Zero Net Deforestation
Why this deforestation target?We aim to:
- bring together efforts to halt deforestation across various international initiatives (e.g. Millennium Development Goals, United Nations Framework Convention on Climate Change, CBD Programme of Work on Forests)
- set a global benchmark against which the success of these efforts can be measured
What does "Zero NET Deforestation" mean?
- First, “Zero net deforestation” is not the same as "zero deforestation", which means no deforestation anywhere. Rather, it leaves room for change in the configuration of the land-use mosaic, provided the net quantity, quality and carbon density of forests is maintained.
- Conserve as much of the world’s remaining natural forests as possible, to maximise the conservation of biodiversity and the reduction of greenhouse gas emissions.
- Zero Net Deforestation by 2020 needs to be translated into a greenhouse gas emission reduction target. Countries should commit to reducing gross forest-based greenhouse gas emissions by at least 75% by 2020, with a view to eliminating nearly all human induced forest emissions by 2030.
Zero Net Deforestation is possibleMany countries have made efforts to stop forest loss, with some remarkable achievements.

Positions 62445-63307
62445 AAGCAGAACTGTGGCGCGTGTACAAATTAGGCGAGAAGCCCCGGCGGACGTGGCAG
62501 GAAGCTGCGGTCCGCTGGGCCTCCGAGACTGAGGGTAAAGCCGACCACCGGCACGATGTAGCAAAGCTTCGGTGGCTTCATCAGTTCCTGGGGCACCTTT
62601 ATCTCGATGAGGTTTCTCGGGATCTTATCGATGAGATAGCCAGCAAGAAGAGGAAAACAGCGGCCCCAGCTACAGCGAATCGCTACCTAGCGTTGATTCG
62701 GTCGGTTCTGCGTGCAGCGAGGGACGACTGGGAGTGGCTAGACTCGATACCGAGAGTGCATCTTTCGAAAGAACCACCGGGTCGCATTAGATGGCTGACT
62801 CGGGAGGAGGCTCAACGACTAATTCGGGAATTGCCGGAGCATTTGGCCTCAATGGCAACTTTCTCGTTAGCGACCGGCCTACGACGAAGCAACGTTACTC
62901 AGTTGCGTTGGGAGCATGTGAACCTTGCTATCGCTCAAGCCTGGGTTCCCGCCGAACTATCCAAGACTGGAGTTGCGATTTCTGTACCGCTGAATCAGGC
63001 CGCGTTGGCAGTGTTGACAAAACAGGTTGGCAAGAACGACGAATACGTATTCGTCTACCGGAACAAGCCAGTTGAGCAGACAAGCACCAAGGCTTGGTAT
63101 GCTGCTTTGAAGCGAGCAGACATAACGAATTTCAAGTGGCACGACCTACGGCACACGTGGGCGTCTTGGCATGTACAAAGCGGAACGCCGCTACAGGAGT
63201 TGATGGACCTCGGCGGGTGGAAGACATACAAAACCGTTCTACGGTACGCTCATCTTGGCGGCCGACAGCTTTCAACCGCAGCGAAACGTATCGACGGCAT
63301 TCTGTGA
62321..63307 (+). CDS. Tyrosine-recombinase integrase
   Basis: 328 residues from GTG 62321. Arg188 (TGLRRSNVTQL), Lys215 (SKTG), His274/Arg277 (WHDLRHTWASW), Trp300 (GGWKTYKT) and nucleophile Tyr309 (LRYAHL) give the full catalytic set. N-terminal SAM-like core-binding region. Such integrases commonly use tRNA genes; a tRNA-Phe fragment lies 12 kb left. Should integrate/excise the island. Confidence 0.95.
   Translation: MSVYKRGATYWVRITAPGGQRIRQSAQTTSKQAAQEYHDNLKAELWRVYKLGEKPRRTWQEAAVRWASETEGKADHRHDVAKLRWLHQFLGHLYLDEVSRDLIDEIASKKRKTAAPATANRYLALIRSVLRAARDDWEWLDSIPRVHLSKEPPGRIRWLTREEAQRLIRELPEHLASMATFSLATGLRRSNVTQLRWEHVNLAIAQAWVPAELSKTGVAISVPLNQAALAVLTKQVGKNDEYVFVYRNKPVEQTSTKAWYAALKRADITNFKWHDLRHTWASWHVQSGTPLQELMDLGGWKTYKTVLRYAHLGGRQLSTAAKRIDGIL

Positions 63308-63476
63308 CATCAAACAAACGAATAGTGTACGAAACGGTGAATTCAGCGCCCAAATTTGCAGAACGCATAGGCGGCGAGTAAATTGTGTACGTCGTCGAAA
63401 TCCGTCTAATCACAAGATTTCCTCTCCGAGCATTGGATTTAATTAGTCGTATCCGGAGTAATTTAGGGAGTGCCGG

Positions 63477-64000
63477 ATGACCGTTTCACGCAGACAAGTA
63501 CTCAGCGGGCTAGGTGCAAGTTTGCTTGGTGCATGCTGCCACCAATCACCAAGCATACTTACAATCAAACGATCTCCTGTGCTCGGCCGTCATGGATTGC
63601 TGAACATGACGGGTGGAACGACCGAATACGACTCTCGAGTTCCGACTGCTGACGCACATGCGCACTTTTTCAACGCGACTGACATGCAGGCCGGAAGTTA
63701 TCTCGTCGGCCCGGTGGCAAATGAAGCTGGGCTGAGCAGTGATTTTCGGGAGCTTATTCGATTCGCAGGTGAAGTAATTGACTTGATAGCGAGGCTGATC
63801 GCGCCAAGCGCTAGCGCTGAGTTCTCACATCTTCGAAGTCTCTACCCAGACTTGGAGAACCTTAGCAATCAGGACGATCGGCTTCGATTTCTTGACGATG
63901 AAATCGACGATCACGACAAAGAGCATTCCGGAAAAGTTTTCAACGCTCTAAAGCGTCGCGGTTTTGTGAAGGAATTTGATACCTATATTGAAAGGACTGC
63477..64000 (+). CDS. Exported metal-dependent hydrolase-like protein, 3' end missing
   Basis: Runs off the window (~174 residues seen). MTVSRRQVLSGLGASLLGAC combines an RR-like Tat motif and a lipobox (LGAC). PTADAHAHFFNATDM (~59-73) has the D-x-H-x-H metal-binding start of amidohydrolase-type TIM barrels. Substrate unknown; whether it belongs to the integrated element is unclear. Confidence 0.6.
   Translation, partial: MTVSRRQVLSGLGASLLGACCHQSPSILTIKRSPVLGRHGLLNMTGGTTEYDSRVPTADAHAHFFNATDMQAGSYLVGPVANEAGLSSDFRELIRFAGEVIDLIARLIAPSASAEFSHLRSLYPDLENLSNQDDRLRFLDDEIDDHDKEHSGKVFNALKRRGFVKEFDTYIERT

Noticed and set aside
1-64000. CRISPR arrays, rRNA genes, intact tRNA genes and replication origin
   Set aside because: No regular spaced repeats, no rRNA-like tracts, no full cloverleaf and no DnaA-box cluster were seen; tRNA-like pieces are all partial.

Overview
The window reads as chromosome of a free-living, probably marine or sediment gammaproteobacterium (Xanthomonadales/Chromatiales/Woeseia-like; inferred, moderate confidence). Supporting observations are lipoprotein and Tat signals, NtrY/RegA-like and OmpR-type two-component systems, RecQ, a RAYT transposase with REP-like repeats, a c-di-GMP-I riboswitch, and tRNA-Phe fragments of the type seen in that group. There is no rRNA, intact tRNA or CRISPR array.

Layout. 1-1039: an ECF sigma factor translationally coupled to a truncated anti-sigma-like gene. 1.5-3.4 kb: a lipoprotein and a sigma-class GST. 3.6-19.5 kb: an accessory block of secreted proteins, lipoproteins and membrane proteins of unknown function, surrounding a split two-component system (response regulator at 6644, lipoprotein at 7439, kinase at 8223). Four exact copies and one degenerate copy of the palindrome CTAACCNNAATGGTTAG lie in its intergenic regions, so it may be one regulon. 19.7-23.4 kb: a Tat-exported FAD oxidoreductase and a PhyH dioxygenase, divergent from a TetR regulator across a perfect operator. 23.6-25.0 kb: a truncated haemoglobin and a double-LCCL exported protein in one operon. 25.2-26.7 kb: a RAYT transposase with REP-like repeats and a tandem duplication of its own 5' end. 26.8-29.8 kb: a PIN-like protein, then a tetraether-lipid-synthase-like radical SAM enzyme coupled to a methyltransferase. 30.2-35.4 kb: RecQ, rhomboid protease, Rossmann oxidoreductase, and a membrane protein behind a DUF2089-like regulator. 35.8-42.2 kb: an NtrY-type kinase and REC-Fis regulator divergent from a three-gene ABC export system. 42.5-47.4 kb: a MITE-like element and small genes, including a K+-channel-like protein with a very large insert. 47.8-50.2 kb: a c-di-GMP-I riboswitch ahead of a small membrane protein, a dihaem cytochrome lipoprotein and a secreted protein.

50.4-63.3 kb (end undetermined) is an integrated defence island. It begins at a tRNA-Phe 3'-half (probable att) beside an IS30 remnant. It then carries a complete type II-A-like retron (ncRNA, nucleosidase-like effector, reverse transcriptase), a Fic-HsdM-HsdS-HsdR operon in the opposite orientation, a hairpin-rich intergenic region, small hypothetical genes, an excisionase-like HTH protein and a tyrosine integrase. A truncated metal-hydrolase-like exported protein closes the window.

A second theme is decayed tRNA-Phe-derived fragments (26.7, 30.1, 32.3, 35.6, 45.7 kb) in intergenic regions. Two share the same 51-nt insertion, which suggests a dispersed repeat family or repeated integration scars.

Examples include the Amazon Regional Protected Area (ARPA) Programme, and the three-country Heart of Borneo initiative.
The Zero Deforestation Law – which was introduced by Paraguay in 2004, has dropped the rate of deforestation in Paraguay’s Atlantic Forests in the period 2005/06 by an incredible 85%.
How will we achieve Zero Net Deforestation?Effective strategies will involve a range of measures.
- REDD (reducing emissions from deforestation and forest degradation) initiatives;
- integrated land-use policies and planning processes;
- protection and sustainable management of forests;
- socially and environmentally responsible afforestation and reforestation; and
- promoting responsible consumption and production of forest-related goods and agricultural commodities.
What about forest degradation?
Sustainable forest management is a critical strategy to avoid “death by a thousand cuts” scenarios, where forests are progressively degraded to the point where they are vulnerable to fire, invasive species, encroachment or conversion to other land-uses.
It will also require strong collaboration across relevant international processes e.g. UNFCCC, CBD and UNFF.